October 30, 2009

Response: Freedom of Expression Part 1

Hi there - this is the first of my responses to the question about whether there are any circumstances in which freedom of expression should be curtailed.  The idea is not to attempt to write a complete essay (impossible in any case with such a huge topic).  The plan is simply to ask a few further questions and make a few suggestions, to enable people (particularly those new to philosophy) to explore the subject further for themselves.  The reason that I leave a week between posing a question and giving a response is to allow people a chance to think about the topic for themselves first, without mediation from me.  In other words, I am trying to encourage active thought and participation in debate, rather than simply the passive imbibing of ideas!

So here goes.  To get a grip on the question, we first need to understand better what 'freedom of expression' might mean, then (in Part 2) look at a variety of arguments which might support it, and then (Part 3) consider arguments which might support limits for it.

Part 1: What does 'freedom of expression' involve?

- Involves written and spoken words; non-verbal forms of communication such as pictures, symbols, gestures, cartoons, TV footage

-  Could also apply to the editorial policy of e.g. a newspaper, TV or radio programme or website, academic journal, purchasing policy of a library

- 'Freedom' might mean that no law or person or body of persons is preventing you from expressing yourself in the first place

- It might also imply that you are not going to e.g suffer violence or lose your job if you do express yourself 

- It might also imply that you have a) the opportunity to express yourself e.g access to parliament and the media; b)sufficient education to enable you to articulate your views clearly; c) being listened to when you do articulate them 

c) can be an issue in a democracy, where the exercise of free speech by the majority (or someone in the majority) can sometimes inhibit the exercise of free speech by a minority (or someone in a minority)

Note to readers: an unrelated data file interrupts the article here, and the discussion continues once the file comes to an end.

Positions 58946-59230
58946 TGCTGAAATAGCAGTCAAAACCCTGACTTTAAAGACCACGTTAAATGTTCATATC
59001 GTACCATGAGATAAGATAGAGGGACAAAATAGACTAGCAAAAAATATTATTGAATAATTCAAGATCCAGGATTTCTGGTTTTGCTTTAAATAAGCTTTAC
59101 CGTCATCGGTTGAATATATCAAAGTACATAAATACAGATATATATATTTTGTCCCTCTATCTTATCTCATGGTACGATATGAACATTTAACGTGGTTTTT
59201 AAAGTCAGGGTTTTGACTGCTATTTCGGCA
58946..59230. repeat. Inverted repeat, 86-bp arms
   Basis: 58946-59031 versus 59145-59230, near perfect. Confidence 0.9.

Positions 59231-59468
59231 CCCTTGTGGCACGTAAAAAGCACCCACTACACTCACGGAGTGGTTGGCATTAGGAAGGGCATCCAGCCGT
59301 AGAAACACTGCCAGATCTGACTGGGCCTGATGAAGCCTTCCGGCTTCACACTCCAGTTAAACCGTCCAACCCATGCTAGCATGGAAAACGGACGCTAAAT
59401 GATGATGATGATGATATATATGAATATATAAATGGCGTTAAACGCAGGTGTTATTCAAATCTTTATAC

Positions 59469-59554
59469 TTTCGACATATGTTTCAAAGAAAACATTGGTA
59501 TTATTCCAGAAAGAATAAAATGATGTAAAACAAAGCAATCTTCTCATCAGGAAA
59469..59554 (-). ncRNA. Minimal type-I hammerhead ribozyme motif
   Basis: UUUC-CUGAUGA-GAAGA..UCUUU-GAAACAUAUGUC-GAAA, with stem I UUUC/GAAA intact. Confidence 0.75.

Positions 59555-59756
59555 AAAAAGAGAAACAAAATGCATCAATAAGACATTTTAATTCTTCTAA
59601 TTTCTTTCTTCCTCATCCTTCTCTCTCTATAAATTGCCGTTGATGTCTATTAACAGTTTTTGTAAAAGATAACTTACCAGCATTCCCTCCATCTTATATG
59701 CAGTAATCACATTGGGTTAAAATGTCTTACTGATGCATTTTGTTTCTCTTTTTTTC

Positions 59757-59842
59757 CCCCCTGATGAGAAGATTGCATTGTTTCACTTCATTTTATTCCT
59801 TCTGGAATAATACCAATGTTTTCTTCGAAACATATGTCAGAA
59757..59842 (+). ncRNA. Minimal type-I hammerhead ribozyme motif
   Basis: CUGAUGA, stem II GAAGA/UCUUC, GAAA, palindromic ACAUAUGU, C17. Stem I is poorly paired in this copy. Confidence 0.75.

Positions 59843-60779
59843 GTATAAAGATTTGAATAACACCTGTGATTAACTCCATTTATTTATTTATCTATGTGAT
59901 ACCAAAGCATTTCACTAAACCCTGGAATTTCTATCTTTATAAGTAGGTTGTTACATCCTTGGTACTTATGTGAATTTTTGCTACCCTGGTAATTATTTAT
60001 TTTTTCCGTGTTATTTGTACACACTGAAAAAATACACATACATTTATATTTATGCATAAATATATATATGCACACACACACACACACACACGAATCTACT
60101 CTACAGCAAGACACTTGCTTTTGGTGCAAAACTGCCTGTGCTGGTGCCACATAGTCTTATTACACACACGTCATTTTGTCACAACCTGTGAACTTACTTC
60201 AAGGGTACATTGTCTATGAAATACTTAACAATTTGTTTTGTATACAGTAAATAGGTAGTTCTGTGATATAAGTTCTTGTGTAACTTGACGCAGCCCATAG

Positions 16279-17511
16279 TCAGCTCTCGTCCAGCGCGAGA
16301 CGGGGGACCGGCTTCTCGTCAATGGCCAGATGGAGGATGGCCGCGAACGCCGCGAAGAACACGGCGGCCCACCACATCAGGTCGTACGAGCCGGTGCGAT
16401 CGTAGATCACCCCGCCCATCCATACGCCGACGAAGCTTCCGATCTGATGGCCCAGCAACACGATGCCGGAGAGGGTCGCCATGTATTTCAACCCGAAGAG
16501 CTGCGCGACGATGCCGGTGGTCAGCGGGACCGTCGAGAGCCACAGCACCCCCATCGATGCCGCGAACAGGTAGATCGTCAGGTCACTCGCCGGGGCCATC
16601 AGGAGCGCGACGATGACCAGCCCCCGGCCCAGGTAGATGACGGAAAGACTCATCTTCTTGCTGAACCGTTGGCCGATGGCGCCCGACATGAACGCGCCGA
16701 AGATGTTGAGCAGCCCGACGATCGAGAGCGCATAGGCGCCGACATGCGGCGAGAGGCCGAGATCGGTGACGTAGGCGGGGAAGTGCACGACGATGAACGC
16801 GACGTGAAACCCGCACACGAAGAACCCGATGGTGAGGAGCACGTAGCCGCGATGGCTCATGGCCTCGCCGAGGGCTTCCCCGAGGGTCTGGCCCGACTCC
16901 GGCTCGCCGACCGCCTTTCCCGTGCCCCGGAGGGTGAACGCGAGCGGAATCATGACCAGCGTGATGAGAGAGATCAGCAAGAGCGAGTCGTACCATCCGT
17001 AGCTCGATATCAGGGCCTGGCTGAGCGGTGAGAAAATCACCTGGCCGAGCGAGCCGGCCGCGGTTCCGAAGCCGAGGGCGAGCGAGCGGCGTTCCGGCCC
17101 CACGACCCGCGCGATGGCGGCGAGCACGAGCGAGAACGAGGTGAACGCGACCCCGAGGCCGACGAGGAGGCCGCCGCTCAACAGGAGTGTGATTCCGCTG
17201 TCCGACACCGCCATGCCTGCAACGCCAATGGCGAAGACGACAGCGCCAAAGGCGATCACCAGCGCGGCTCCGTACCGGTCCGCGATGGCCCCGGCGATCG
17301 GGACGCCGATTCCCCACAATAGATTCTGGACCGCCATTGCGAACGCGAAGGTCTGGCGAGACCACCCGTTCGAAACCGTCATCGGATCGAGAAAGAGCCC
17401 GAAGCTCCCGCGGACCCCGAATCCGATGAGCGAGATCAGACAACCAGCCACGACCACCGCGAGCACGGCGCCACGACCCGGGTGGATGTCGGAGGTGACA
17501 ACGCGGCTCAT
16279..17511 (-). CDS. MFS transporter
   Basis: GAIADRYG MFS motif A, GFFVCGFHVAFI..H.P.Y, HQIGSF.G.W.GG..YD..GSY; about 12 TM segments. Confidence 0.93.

- All the above conditions can be met, and yet the person may still not be thought to be expressing their own views: we may feel they have been brainwashed, or at least not made sufficiently aware of alternative positions (some of these objections can be met by considering what is involved in the education in b) above)

- 'Freedom of expression' can imply the freedom to hear/see what someone else is expressing as well as the right to express your own views

- Context and audience are important things to think about: do we want freedom of expression in all contexts, and in front of all audiences?

- We will also need to think about whether there are or should be differences between what is legal and what is moral re. freedom of speech

That's enough for now!  In Part 2), we will look at a few of the arguments in favour of freedom of expression, which will get us into considering whether it is a 'right', or a 'good' or both.

A couple of reading suggestions to get you started:

Nigel Warburton Free Speech: A Very Short Introduction (Oxford)

John Stuart Mill: On Liberty (Lots of editions; first published 1859)   


- 4 comments by 1 or more people Not publicly viewable

  1. Ian Stubbs

    This is a very succinct and helpful clarificaiton but I think there are problems with, ”...sufficient education to enable you to articulate your views clearly”. Later you intimate this is not just about clear but also infomed articulation – have other option/views been considered? Does this imply that the uneducated should not be allowed free expression? And how do we distinguish carefully considered and articulated argument from underlying prejudice or bigotry? Some theological views on homosexuality a case in point.

    30 Oct 2009, 11:25

  2. Ian Stubbs

    ie. does freedom of expression imply a rational thinking ‘self’ and can this now be defended philosophically?

    30 Oct 2009, 11:28

  3. Graham Hiscock

    A useful clarification of some of the issues. A good place to start!

    I would like to pick up the point about the differences between what is moral and what is legal. It seems to me that there are no rational grounds for equating the two terms. Even if we accept some form of social contract theory, it does not follow that the legal system can be said to embody or represent society. Laws may or may not be morally defensible. Also let’s not forget that many (most?) of our ‘freedoms’ have been won by actively opposing the status quo and often through breaking the law.

    On balance., I think that whether or not it is legal to express a particular point of view in a particular context, tells us nothing about the morality of expressing that point of view.

    30 Oct 2009, 17:33

  4. David Hampshire

    Surely isn’t freedom of expression a cultural construct that we believe has become an ‘innate’ construct which flows from human nature? JS Mill sees freedom as underpinning a good society but isn’t that just the middle class society to which Mill belonged?

    04 Nov 2009, 14:06

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